Internal Software Quality & Messy Code

Internal Software Quality and Technical Debt are two concepts that are tightly linked: if we can measure the technical quality in our messy code, we can then start to measure the technical debt. Join the conversation on the relationship between Technical Debt and quality in software development. If you are interested in blogging for us, let us know!

Maintaining Technical Debt and Team Morale in a Large System

By Frances Lash | January 28, 2016

In this post from InfoQ, Thomas Bradford explains his experience on working with a monolith java-based system that had improper test coverage and huge technical debt. When asked what the biggest issue would be when maintaining a large java system, Bradford responded that the prevalence of legacy code riddled with quality issues. This leads to a ... read more

When You Should Start Paying Off Your Technical Debt

By Frances Lash | January 25, 2016

Much of what comes with being an entrepreneurial leader is knowing when to accept certain tradeoffs. When you have a whole organization under your control it is impossible to constantly uphold a perfect balance; the result is often times compromises and temporary fixes. These compromises and short-term solutions are what is called technical debt. While ... read more

The Risks of Measuring Technical Debt

By Frances Lash | January 21, 2016

It has become a recent practice in organizations to measure technical debt in their software – but how often do you think about why you are measuring technical debt? What will you and your team do once you have information on how much technical debt you have in your software? What risks have you uncovered in the ... read more

Technical Debt & Risk: One and the Same

By Frances Lash | January 6, 2016

Technical debt is a very important concept to developers that is often lost on the management end. Developers use the concept to describe the consequences of a pressure to meet deadlines; to release features on time developers will write quick and dirty code, compromise on standards, and leave code quality out to dry. Technical debt ... read more

Technical Debt & Software Quality Tools

By Frances Lash | January 4, 2016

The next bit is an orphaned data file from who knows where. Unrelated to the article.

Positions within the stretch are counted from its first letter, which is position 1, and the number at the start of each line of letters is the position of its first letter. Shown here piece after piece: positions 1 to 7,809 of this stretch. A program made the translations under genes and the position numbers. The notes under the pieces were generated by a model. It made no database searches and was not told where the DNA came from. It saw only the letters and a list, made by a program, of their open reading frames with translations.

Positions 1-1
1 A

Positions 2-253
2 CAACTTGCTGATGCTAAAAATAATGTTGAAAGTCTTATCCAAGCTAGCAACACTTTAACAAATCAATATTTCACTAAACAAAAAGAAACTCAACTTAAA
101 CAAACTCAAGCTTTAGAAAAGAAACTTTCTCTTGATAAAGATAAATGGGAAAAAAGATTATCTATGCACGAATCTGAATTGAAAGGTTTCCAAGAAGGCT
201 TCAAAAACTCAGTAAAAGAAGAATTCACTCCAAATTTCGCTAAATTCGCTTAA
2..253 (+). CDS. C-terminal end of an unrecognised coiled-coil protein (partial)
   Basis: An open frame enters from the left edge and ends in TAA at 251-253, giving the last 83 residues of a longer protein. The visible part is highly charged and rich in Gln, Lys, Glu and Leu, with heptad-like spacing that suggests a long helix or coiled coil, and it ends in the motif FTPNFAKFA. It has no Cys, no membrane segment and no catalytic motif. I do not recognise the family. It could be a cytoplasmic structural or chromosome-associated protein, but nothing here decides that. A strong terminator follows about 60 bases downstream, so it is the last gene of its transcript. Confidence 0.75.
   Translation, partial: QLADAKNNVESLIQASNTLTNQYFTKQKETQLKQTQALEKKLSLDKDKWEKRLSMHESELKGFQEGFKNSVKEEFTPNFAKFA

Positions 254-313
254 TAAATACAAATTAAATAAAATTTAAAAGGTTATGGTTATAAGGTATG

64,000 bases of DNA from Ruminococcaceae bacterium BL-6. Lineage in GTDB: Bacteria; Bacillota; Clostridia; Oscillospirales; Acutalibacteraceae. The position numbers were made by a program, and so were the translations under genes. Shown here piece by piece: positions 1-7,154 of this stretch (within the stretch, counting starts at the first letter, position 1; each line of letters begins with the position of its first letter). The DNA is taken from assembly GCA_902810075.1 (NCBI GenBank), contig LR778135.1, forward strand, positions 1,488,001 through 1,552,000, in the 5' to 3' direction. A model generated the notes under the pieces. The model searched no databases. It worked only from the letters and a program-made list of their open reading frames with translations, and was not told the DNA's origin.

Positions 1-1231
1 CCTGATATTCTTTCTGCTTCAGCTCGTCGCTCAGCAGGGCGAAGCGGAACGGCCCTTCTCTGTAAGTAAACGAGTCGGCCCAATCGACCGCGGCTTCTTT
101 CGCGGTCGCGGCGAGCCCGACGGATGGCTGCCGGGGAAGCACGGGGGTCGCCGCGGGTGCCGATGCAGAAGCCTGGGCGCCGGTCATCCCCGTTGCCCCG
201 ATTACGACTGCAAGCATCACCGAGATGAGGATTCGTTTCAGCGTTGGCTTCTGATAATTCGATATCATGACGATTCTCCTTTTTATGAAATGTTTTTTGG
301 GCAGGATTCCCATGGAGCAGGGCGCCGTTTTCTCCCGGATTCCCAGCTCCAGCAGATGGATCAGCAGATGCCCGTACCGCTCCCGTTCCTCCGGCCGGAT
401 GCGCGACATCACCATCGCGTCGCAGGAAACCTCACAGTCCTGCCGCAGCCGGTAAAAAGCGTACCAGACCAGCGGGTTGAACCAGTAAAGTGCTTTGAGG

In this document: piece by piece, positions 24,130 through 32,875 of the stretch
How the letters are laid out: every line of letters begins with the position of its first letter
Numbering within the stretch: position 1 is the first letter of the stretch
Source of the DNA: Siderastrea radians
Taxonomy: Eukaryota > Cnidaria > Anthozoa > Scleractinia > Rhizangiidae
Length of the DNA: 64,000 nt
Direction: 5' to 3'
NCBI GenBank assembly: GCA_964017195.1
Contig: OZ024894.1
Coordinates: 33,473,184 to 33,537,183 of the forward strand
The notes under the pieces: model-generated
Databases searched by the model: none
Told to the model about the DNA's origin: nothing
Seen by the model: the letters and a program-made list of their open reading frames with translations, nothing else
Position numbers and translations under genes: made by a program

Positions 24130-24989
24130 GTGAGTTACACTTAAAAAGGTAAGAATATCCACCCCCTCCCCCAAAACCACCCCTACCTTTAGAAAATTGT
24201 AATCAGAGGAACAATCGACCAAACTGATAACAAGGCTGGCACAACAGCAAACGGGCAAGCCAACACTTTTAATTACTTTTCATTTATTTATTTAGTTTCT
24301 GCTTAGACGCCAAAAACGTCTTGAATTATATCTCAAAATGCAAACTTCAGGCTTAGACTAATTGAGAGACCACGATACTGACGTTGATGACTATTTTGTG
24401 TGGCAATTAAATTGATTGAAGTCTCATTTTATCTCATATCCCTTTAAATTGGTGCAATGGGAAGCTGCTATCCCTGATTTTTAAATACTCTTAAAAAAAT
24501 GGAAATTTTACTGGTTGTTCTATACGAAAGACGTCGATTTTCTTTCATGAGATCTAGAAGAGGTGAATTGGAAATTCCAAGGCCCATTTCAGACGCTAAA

It’s estimated that the federal government spends about $80 billion a year on IT; over 70% of this goes to maintaining legacy systems with the remaining 30% going to new investment in next-generation systems. This keeps old systems running but it creates a problem by exposing them to risk as the costs of maintenance grows ... read more

Technical Debt and Cybersecurity: A Bad Relationship

By Frances Lash | December 29, 2015

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The costs associated with maintaining technical content, not advancing its capabilities, is often referred to as technical debt. As we have mentioned before, technical debt can be a huge hindrance to innovation – but it also presents an obstacle for cybersecurity readiness. Reducing technical debt is a critical component of having a a successful cybersecurity ... read more

The Brethren of Technical Debt: Cloud Functionality Debt

By Frances Lash | December 8, 2015

In this post, the author cites overhearing cloud vendors and implementors bemoaning how cloud application software customers fail to activate new functionality found in quarterly releases of multi-tenet cloud application solutions. This is the type of new functionality which would help efficiency processes and alleviate possible bottlenecks. But, customers aren’t turning the new functionality on. Why ... read more

How Far is the Healthcare Industry Lagging with its Technology?

By Frances Lash | November 2, 2015

Healthcare companies, whether they be hospitals or insurers, are just as susceptible to the effects of technical debt as any other company that has technology as the core aspect of its business. Healthcare institutions tend to implement systems that are simply “good enough” and as time passes they become less and less efficient and more ... read more

The Case Against Letting Go of Technical Debt

By Frances Lash | October 28, 2015

When starting a new project, it’s assumed that you begin with optimal code. Then when you add a feature, it take E amount of effort. But what if the code you’re writing on for the new feature is less than optimal? The effort it will take is E + T (T = technical debt). This ... read more

Technical Debt Build-Up Fueled By Unfettered DevOps Practices

By Frances Lash | July 30, 2015

What would you do if you found out that a major American automobile manufacturer knowingly picked from 27 versions of outdated, under-performing, and poorly built mufflers to place in a brand new model of a car? You would most likely respond in outrage if the product you are purchasing is being compromised by one component that ... read more